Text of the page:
That is true, but let me add that public corporations also exist so that individuals can "Cash out" of the equity in their money losing businesses at market inflated prices and then get paid ongoing above market rates for compensation (e.g. perpetual printing of stock options).  Never ceases to amaze me that all of the stock propaganda pumpers never consider that what little "Growth" exists AFTER inflation and accounting fraud are taken out is usually looted by the executives via stock option grants.  One does not need a sophisticated trading platform to see this----most mainstream financial news sites list "insider trading" under each ticker and even slow growth stodgy corporations that pay outrageous salaries to their corrupt leaders display continuous monthly stock debasement via stock options----that, in ADDITION to outrageous salaries.   It truly is unbelievable that the criminals that run public corporations are able to get away with what is basically a smaller version of the Federal Reserves "money printing" every day.  

One thing I can tell you for SURE.  Every morning excecutives of most corporations wake up and say "God, what a great country".  You would too if you could play golf, then meet with your friends to decide on how many stock options to print this month to reward yourself and friends.   Unbelievable but this has been going on for many, many years and nobody seems to care!   Wall Street promotes this behavior and writes stellar analyst reports on the corrupt corporations provided Wall Street gets ther "cut"; most workers are too stupid too even recognize it, and even worse, the average investor is ----well, retarded!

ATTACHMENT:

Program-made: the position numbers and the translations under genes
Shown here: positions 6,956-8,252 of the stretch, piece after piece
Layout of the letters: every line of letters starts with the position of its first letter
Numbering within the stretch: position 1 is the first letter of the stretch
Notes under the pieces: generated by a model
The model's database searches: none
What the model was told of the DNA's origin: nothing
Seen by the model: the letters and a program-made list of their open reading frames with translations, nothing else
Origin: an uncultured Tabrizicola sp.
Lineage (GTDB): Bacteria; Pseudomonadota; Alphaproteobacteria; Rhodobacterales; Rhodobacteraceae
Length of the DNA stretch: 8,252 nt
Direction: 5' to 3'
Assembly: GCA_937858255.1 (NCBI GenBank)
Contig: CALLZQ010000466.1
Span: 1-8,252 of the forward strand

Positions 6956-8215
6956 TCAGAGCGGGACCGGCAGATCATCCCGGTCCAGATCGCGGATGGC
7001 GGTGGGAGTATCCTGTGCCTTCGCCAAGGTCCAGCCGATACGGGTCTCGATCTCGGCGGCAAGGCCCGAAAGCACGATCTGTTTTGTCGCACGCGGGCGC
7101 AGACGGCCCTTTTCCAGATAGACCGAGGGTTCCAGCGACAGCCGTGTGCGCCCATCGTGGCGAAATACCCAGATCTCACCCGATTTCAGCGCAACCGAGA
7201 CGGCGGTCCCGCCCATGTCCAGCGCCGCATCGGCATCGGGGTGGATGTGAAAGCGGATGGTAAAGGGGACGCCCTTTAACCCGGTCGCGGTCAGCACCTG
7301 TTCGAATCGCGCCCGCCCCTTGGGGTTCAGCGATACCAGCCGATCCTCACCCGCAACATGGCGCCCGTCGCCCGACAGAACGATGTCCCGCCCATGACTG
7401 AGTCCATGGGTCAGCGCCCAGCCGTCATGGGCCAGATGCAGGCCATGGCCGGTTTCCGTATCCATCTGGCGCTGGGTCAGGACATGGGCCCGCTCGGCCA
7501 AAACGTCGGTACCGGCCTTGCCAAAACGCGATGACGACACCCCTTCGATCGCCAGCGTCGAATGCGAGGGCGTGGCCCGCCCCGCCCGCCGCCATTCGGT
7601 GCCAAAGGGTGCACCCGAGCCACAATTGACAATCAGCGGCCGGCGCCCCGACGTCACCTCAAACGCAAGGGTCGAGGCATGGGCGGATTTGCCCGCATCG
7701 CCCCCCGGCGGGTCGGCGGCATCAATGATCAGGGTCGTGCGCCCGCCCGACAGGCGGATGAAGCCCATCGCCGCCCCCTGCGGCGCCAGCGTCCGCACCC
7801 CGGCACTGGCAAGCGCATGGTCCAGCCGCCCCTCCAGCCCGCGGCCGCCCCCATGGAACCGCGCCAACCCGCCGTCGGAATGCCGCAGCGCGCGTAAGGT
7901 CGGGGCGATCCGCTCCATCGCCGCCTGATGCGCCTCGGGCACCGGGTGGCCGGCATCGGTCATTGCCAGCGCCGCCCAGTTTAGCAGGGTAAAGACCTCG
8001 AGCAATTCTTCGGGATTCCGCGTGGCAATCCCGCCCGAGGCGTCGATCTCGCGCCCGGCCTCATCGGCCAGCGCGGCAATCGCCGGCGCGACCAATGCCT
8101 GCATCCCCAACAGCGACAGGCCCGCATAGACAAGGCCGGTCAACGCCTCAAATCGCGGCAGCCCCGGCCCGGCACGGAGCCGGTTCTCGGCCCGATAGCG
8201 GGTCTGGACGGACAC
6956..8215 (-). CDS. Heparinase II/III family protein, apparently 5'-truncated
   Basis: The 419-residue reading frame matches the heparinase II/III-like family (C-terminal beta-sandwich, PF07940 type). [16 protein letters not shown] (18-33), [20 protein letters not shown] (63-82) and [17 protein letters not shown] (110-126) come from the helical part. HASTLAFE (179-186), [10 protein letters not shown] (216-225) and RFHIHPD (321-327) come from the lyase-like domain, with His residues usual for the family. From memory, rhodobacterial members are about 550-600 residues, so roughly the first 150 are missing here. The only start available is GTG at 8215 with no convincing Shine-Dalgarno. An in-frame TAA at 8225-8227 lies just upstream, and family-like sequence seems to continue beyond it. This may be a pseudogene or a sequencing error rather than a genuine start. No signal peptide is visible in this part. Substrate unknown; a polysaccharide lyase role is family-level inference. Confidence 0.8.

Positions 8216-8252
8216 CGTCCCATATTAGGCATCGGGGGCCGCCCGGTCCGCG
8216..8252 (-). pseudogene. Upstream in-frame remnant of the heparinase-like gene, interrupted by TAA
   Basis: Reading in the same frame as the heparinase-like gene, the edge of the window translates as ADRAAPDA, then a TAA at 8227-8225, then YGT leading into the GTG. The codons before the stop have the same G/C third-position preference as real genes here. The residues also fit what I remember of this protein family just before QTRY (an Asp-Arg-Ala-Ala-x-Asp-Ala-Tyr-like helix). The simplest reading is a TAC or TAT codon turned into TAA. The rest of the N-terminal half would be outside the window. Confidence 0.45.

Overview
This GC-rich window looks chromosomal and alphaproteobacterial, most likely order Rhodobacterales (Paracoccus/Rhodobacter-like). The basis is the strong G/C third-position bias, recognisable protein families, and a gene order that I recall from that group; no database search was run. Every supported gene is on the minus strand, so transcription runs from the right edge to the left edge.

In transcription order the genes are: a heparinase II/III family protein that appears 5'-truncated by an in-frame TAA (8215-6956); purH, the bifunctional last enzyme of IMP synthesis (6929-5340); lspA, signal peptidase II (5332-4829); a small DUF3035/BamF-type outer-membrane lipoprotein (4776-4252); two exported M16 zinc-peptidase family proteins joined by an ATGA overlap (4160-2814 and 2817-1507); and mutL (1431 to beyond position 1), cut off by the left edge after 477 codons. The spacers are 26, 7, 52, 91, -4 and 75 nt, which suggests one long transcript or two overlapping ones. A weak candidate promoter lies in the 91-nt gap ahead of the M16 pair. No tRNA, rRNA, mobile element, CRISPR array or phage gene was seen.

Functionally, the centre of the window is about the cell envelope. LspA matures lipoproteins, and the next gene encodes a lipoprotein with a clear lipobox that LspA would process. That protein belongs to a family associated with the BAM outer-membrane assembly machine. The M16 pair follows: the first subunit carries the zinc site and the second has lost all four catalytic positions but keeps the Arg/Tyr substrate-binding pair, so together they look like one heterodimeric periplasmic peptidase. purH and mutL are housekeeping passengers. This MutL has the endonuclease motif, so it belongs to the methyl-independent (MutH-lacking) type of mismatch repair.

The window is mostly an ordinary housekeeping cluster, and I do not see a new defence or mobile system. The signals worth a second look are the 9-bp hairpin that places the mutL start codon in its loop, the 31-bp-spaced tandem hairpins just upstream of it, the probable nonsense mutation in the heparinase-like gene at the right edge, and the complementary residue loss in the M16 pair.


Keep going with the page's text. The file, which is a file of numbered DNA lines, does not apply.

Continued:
Unbelievable how screwed up our fascist system has become!

Rastamann's picture

#13. Rampant cronyism and corruption

Those in business circles and close to the power elite often used their position to enrich themselves. This corruption worked both ways; the power elite would receive financial gifts and property from the economic elite, who in turn would gain the benefit of government favoritism. Members of the power elite were in a position to obtain vast wealth from other sources as well: for example, by stealing national resources. With the national security apparatus under control and the media muzzled, this corruption was largely unconstrained and not well understood by the general population.

Fourteen Defining Characteristics Of Fascism

Kat's picture

Yes, sir!

Small firms are regulated out of existence by FINRA and the SEC so that there is no choice but to deal with the government cronies who can rape and pillage at will.

And "national resources" are, of course, the productive population of the country. There is no greater national resource.

Nolsgrad's picture

that tiny little up in flows late August... yeah me, fat fingered it.

Absalon's picture